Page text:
Africa’s elephant population has been dangerously declining but not in Zimbabwe.
Authorities in the southern African country estimate that the number of its mammoth mammals currently stands at slightly more than 100 000 — up from 84 000 in 2014, when the last census was conducted — for a carrying capacity of about 45 000.
The surplus has prompted government in recent weeks to mull the mass killing of elephants — something the country last did in 1988 — as a population-control option in order to protect other wildlife, as well as the country’s vegetation.
“We are overpopulated when it comes to elephants in this country,” Tinashe Farawo, spokesperson of the Zimbabwe Parks and Wildlife Management Authority (ZimParks) told Al Jazeera.
Authorities maintain the growing elephant population poses a risk to other animals through habitat destruction, and has also led to an increase in the incidents of dangerous human-wildlife interaction, with dozens of deaths reported in recent years.
“We have vultures that breed in trees. The vultures are no longer breeding in Hwange (National Park); they have moved to other places because elephants have the habit of knocking down trees,” Farawo said.
He noted that the plan was still in its “formative stages” and a final decision was yet to be made, but stressed that culling was permitted by Zimbabwean laws.
But the Centre for Natural Resource Governance (CNRG), an environmental and human rights watchdog in Zimbabwe documenting poaching, opposed the plan.
“Culling will eventually lead to extinction of these elephants,” CNRS spokesperson Simiso Mlevu told Al Jazeera.
“This is just the beginning,” she said. “Very soon, we will be forced to travel to other countries just to see an elephant.”
Earlier this year, the International Union for Conservation of Nature (IUCN) listed the African forest elephant as “critically endangered” and the African savanna elephant as “endangered”, citing a surge in poaching and loss of habitat for the declining numbers.
According to the Swiss-based group’s latest assessment, the number of African forest elephants dropped by more than 86% over a period of 31 years.
Meanwhile, the population of African savanna elephants fell by at least 60% over the past half a century.
Zimbabwe has the continent’s second-largest elephant population after Botswana, which boasts about a third of Africa’s 415 000 remaining elephants.
Besides culling, another option considered by Zimbabwean authorities is to move elephants from areas with a high population. But it is hampered by lack of funds, Farawo said.
“It’s an expensive process and right now we have no money,” he added.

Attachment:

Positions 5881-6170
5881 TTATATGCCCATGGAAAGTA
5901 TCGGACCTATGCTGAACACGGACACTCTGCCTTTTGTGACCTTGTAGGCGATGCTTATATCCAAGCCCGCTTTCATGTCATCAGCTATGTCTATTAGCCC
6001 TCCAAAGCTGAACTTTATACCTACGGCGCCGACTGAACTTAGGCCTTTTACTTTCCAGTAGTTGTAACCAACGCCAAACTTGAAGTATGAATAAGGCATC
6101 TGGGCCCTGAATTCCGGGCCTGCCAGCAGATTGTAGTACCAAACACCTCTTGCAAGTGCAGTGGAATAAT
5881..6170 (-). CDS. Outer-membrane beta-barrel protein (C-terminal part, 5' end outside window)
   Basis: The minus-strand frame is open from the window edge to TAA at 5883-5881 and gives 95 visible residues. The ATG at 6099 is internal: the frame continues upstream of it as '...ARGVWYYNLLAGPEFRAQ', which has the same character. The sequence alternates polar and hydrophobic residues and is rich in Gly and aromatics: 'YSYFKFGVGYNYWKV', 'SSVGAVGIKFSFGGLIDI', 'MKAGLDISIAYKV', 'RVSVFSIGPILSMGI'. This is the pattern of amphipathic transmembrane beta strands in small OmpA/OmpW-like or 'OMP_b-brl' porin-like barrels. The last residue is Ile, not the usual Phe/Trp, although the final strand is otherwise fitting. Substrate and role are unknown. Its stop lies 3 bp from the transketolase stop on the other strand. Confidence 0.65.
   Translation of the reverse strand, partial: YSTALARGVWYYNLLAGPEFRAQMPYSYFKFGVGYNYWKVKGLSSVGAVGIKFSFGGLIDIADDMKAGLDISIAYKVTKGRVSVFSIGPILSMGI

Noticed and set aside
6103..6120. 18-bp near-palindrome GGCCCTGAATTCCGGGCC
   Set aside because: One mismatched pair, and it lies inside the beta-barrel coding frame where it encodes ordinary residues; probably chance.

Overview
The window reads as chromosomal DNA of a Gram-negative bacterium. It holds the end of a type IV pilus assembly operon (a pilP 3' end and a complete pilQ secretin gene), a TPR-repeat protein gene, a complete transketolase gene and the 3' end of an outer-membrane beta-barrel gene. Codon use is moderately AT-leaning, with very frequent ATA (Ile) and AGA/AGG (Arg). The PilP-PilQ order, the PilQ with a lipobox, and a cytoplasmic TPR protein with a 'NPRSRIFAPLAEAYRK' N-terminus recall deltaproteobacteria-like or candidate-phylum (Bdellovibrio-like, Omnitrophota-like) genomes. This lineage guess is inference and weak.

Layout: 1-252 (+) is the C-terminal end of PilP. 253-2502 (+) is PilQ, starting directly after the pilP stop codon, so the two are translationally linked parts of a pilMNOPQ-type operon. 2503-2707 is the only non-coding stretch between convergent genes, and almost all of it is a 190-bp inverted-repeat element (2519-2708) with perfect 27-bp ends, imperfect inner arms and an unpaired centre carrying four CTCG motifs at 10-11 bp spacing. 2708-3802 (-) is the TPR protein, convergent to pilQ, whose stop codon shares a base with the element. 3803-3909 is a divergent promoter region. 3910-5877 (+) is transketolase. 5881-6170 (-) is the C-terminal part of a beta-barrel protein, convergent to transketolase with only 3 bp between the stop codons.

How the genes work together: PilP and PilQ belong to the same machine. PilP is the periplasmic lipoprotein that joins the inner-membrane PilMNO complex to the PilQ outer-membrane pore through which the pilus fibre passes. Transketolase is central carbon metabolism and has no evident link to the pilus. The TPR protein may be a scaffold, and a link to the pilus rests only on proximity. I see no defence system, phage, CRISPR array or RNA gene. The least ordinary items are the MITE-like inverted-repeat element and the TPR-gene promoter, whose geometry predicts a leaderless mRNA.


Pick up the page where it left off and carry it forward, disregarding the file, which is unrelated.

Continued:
“In 2018, we moved 100 elephants and the exercise cost us US$400 000.”
Farawo said ZimParks, a government body, required at least US$25 million annually for its operations. But the body had not received any funding from Zimbabwe’s cash-strapped government since 2001.
Farawo said his organisation needed revenue to conserve elephants, but its finances took a big hit in 2020 as the coronavirus pandemic severely affected the country’s tourism industry.
In late April, Zimbabwe said it was planning to sell hunting licences to kill 500 elephants to generate revenue. Trophy hunters are expected to pay between US$10 000 and US$70 000 depending on elephant size.
The 500-elephant hunting quota, which is separate from the culling plan, is allowed by the Convention on International Trade in Endangered Species of Wild Fauna and Flora (CITES), according to Farawo, who added that “elephants must pay for their upkeep”.
“The elephants also have to take care of themselves, so we must be allowed to trade in order for that to happen,” he said.
“[This] means that money must be generated, revenue coming off the elephants. Right now, tourism is dead, so people aren’t coming to see the elephants.”
But CNRG spokesperson Mlevu said culling would affect tourism — a position shared by John Robertson, a prominent Zimbabwean economist.
“It inflicts serious damage on wildlife,” Robertson told Al Jazeera. “Losing wildlife also reduces the prospects of tourism, which the country heavily relies on.”
Audrey Delsink, wildlife director of Humane Society International/Africa, said killing elephants had “a traumatic effect on the remaining population”.
She said it was for that reason that authorities in South Africa were using contraception as a population-control option.
Noting that 76% of elephant populations in Africa cross borders, Delsink told Al Jazeera: “Management actions taken at an incorrect scale can have massive consequences and ripple effects that extend far beyond the targeted zone, area or population.
“Therefore, Zimbabwean management choices could have devastating consequences for transient elephants. The situation in Zimbabwe appears to be not so much about elephant numbers per se, but rather about funding the management authority — the elephants are simply a means to this end.”